Winter solstice has been celebrated in cultures around the world over thousands of years. The start of the solar year is a celebration of the rebirth of the Sun. Today, many people in Western-based cultures refer to this holiday as ‘Christmas’. Yet a look into its origins reveals its Pagan roots.
Emperor Aurelian established December 25 as the birthday of the ‘Invincible Sun’ in the third century, as part of the Roman winter solstice celebrations. Shortly thereafter, in 273, the Christian church selected this day to represent the birthday of Jesus, and by 336, this Roman solar feast day was Christianized. January 6, celebrated as Epiphany in Christendom and linked with the visit ofthe Magi, was originally an Egyptian date for the Winter Solstice. [1, video: ‘Christmas and its pagan roots (31min), another video: ‘History of Christmas: Rome to Reformation’ (8.30min)]
Celtic winter solstice customs and traditions were not so very different from ours, full of sharing, decorating, food & gifts.  At winter solstice, the balance between Lightness and Darkness is in full swing. As the cold presses down upon us, love is radiated to the ones around us. Presents are offered, songs sang, lights lit, to give the warm emotion of the cold season a display.
THE HORSE – SYMBOL & STATUE
As a present for the holiday season, Mythos has a wooden horse statue for you (picture above). The horse – as a universal symbol – represents (the rebirth of) energy, but a horse can also represent the force of the darkness.
Think for example of the Nazgûl, or Ring-wraiths (‘nazg’ meaning ‘ring’ in the Black Speech, and ‘gûl’ meaning spirit or wraith) in the Lord of the Rings. And in some cultures, like Christianity, the white horse can be a symbol of death.
Pegasus, the Trojan horse, the centaur, Balius and Xanthus, the unicorn – to name just a few – there’s no doubt that mythological horses fostered the creation of that universal idea a horse represents, and the admiration we have for this remarkable creature.
But … it’s not just about a wooden horse, of course. ¡We are Mythos!
MYTHOS SOLSTICE CELEBRATION
Mythos invites you to rezz your horse and participate in a creative event. The horse is full perm, so you can make it bigger or smaller, add textures to each part. You can add items as well, like armor or flowers. The horse is on a platform with wheels, so it can be drawn. Or you can add a title or build a story around the statue. Whatever you like! And, since we’re in Mythos, it’s appreciated even more if there is a reference to something mythological, or fantasy or something epic or historical (ancient battle, for example).
Let your creativity and imagination flow, because that’s what Mythos is about, and that’s how it should be! We hope you will enjoy the creation of your horse statue! The Forum in the city center will be available for the horse statues for everyone to enjoy – see ‘Event Schedule and Rules’ below.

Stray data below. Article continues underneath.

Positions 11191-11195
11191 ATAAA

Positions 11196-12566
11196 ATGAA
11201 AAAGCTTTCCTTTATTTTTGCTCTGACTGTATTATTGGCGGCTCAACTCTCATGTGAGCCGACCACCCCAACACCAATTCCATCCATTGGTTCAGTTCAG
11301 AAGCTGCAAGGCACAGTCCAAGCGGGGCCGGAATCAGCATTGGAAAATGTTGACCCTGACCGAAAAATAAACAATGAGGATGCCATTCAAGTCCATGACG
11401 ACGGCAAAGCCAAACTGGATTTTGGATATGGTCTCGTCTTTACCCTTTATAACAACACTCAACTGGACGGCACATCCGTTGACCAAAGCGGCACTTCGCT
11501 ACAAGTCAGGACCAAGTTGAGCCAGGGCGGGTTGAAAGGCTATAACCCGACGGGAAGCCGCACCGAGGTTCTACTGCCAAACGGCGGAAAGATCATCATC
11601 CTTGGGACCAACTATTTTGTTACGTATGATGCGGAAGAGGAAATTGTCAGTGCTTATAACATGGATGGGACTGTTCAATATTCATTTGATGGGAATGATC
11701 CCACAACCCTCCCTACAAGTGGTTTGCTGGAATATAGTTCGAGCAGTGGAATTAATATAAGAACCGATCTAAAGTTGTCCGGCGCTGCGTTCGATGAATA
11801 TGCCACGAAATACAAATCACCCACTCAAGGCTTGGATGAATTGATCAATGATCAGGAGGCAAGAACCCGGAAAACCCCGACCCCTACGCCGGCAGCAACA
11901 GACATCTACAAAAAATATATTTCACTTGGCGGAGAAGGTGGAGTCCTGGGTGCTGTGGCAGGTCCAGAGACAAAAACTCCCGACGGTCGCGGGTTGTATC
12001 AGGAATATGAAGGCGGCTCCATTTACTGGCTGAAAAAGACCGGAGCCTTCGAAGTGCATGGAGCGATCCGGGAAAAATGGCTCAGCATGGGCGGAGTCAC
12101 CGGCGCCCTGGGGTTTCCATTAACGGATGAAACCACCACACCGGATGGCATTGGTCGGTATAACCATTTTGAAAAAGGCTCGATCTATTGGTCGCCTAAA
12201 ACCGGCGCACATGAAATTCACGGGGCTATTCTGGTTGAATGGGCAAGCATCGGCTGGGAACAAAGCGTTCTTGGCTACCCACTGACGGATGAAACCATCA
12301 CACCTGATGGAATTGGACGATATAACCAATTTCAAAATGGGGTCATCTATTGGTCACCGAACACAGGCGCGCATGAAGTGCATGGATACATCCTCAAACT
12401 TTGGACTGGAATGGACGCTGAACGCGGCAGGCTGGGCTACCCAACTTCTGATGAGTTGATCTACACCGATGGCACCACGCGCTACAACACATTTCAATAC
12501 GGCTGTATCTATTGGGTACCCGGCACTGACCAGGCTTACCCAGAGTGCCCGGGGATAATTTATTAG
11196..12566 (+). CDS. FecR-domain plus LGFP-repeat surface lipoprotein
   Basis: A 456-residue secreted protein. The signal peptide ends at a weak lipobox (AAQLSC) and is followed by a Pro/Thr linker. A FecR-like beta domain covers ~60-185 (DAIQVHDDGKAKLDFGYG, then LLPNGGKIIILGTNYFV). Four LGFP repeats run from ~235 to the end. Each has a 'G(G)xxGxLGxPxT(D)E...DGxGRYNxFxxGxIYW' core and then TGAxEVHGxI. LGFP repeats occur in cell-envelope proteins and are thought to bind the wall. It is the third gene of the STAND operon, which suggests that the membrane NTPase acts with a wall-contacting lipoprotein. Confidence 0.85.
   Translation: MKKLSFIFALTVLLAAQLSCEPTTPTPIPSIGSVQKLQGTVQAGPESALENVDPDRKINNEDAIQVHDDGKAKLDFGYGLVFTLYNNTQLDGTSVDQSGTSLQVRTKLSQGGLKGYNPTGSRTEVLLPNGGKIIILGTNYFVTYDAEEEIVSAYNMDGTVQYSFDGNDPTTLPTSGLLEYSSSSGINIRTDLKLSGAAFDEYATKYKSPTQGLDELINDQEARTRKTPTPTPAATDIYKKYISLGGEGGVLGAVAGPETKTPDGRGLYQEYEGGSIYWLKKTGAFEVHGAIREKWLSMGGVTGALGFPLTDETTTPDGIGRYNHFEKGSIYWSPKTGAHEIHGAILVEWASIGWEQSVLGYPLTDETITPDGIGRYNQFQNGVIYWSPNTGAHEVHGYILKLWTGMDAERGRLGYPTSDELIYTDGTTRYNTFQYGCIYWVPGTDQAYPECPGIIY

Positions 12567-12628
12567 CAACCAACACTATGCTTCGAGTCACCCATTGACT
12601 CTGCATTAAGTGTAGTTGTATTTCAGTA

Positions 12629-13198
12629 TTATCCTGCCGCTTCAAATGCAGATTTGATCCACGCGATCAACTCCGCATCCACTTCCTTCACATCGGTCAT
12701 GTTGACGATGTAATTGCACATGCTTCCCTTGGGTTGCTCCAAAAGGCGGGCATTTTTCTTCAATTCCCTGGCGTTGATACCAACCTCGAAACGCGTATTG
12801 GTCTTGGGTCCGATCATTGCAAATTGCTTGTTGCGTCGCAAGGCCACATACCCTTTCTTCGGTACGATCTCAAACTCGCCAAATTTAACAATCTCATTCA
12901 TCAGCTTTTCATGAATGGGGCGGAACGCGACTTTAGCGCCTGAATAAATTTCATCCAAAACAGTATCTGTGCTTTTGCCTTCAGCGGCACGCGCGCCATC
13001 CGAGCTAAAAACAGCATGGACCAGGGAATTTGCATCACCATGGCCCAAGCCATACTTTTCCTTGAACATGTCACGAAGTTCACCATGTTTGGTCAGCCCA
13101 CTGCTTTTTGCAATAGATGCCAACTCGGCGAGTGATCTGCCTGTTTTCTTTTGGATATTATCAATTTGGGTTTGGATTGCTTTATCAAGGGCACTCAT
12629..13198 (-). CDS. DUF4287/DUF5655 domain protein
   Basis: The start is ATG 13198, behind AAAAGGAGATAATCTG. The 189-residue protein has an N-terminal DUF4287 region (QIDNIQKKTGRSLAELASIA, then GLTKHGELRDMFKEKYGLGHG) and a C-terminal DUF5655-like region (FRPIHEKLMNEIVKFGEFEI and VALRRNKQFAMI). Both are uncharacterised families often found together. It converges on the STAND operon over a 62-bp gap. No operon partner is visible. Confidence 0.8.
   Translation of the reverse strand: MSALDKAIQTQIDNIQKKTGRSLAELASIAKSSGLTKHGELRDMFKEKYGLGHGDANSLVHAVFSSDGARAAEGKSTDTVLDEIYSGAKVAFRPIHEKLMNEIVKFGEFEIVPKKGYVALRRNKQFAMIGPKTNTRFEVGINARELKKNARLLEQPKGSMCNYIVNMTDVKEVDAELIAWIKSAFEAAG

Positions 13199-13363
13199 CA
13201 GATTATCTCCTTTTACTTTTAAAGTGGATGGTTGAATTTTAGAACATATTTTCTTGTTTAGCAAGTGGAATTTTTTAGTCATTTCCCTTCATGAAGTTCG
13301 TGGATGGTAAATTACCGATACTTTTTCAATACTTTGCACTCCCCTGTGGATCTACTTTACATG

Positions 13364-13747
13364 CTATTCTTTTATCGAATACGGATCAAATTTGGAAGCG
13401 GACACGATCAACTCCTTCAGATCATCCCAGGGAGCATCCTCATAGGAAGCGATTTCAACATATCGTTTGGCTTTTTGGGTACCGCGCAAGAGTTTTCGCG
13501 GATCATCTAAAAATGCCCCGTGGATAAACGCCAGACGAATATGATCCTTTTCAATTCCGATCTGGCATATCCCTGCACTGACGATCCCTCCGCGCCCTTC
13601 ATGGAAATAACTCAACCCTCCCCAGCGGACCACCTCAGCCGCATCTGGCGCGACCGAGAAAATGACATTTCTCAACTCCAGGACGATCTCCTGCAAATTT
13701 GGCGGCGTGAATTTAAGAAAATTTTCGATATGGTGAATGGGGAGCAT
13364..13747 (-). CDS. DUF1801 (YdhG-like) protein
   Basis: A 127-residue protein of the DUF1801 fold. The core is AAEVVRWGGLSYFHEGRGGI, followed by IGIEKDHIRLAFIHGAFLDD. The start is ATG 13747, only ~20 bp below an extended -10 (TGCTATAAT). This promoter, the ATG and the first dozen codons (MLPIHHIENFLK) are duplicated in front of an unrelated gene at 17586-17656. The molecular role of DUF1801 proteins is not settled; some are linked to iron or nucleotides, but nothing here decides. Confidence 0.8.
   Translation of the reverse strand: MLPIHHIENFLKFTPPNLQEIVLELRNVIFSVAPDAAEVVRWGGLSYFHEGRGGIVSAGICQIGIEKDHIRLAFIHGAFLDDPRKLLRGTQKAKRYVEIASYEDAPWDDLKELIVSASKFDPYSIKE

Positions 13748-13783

To support and stimulate your inspiration, two sources:
- Video with mythological horses:
EVENT SCHEDULE & RULES
Dates & rules for the event are:
- December 2018: Work on your horse statue(s). You are allowed to send in one horse statue, or maximum two horses if one represents ‘Lightness’ and the other ‘Darkness’.
- Max. 200 prims per statue.
- In the context of the total amount of available prims on the sim, we can allow max. 20 statues on the Forum in the city. Therefore we will use a “full = full”-policy in the city. From December 27 and onwards you can announce your participation to David Tertius Aquillius (username: davidarof denimore).
- From December 27 until January 6: After Christmas, we will allow statues on the Forum. When you are ready to put your horse statue on the Forum, please contact land manager and event coordinator David Tertius Aquillius (username: davidarof denimore) for indications.
- A name sign will be put next to your horse statue.
- From January 6 until January 31: Exposition & voting.
In January, we will be stimulating family and friends to visit the city and enjoy the horse statues. This will also be the opportunity to vote for your favorite statue.
Details on the voting:
- From January 6 and onwards: Visit the city to enjoy the statues and chose your favorite horse statue.
- Create your Top 3 with your favorite horses. Make a new notecard (new, so we can see your profile name!), with your Top 3 with titles /names of your favorite statues.
- Drop the notecard in the blue mailbox.
- Your number 1 will get 6 points, number 2 will get 4 points, and number 3 will get 2 points. You can vote only once. You are allowed to send in only one or two favorite horse statue titles, instead of three.
The winning horse will be put on a nice spot in Mythos during 2019.
The winner will be notified and announced in the first week of February.
STAY UP TO DATE
How to follow the event:
- In Second Life, please join the Mythos group (free to join).
- To join the Mythos Group in Second Life, click on the light-blue Mythos logo at the Mythos Welcome Center
- On Facebook, in the Mythos group
- On Flickr, in the Mythos group
- On this Mythos blog post.
*Note that we aim to make the event ‘light and fun’, which means:
- The votes will be accurately counted, but will not be made public.
- The outcome of the contest can not be disputed.